It is 3am and your next patient is a 70 year old female with abdominal pain and vomiting. To make things complicated, she also gives a history of runny stools. Her supine abdominal x-ray is as follows.
You are not too sure of what is going on and happen to notice your inpatient colleague sitting next to you and ask him for his opinion. He is not too impressed with the film and you are almost certain that he is going to refuse your referral. Would you refer this elderly patient with abdominal pain and vomiting to him anyway? What can you see on the x-ray?[peekaboo_link name=”Answer”]Answer[/peekaboo_link] [peekaboo_content name=”Answer”]
The supine abdominal x-ray is incomplete as you cannot see the top of the right diaphragm and the lower part of the abdomen. There is small bowel dilatation in the lower abdomen. There is faecal loading in the right colon. The large bowel segments in the upper abdomen look nondilated.There are calcified costal cartilages bilaterally. There is a single lead pacemaker wire visible.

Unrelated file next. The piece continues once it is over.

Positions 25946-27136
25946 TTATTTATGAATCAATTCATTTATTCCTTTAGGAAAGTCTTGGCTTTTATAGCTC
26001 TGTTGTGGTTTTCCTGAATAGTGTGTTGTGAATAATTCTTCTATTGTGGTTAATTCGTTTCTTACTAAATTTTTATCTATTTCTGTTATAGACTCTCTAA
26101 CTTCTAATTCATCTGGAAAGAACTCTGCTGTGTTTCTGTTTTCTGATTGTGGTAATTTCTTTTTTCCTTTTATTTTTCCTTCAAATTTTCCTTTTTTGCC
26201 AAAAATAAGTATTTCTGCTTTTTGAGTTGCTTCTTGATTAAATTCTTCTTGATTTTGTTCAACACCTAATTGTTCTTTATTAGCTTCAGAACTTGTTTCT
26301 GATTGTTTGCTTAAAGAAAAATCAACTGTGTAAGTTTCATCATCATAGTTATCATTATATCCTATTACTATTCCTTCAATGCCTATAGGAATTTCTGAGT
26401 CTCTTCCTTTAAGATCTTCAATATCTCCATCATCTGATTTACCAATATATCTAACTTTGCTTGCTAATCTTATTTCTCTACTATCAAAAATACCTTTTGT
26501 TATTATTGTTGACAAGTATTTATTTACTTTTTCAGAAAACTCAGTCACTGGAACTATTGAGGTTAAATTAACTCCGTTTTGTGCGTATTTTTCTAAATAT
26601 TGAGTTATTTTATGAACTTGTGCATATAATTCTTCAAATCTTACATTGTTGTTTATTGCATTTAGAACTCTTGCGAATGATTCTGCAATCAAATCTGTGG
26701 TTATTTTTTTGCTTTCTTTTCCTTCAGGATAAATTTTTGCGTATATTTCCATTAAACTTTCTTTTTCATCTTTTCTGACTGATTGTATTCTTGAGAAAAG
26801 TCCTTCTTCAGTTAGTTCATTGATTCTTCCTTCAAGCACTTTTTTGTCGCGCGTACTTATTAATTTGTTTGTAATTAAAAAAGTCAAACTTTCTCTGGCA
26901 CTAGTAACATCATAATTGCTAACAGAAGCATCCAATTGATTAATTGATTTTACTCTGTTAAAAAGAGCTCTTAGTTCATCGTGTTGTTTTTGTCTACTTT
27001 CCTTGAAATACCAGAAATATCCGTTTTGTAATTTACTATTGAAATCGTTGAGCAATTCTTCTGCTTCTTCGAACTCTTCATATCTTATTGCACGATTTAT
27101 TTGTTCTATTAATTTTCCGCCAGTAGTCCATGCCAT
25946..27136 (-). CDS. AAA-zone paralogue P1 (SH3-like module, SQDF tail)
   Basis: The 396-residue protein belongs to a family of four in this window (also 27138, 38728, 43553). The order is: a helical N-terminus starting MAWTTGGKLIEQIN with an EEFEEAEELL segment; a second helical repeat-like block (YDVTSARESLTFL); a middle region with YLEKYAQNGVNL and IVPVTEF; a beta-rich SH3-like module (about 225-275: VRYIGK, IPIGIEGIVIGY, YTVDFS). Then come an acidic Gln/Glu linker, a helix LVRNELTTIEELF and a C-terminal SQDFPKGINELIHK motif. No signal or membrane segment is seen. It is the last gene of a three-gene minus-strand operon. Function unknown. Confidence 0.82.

What else can also be seen on this x-ray?
Air where it should not be!
There is pneumobilia which is air in the biliary tree. Air in the biliary tree in the context of small bowel obstruction indicates small bowel obstruction secondary to a gallstone. In the given x-ray there is no gallstone identified on the x-ray; in other words, there is no Rigler’s triad.
Rigler’s triad is the presence of pneumobilia, small bowel obstruction and impacted gall stone seen in the distal ileum at the ileocaecal valve.
What are the causes of pneumobilia ?
- following passage of a gallstone
- recent sphincterotomy or ERCP
- emphysematous cholecystitis (in diabetics)
- lax sphincter of Oddi
- previous Whipple’s surgery
What is the other important differential when you see gas in the liver area?
Portal venous gas: gas in the portal venous system due to ischaemic bowel, portal pyaemia etc. It is a much more serious condition. Portal venous gas tends to reach the periphery of the hepatic shadow whereas pneumobilia tends to be central and does not extend to the periphery of liver and is typically seen in the right paravertebral area (left liver lobe area).
(Portal venous gas image, courtesy of emedicine.medscape.com)
Gallstone ileus is seen in less than 1-3 % of patients with cholelithiasis. The incidence of pneumobilia in gallstone ileus is about 70 %.
And finally, presence of diarrhoea or frequest bowel action is an early feature in small bowel obstruction due to GI emptying phenomenon. Patients should not be mistaken as having ‘gastro’.[/peekaboo_content]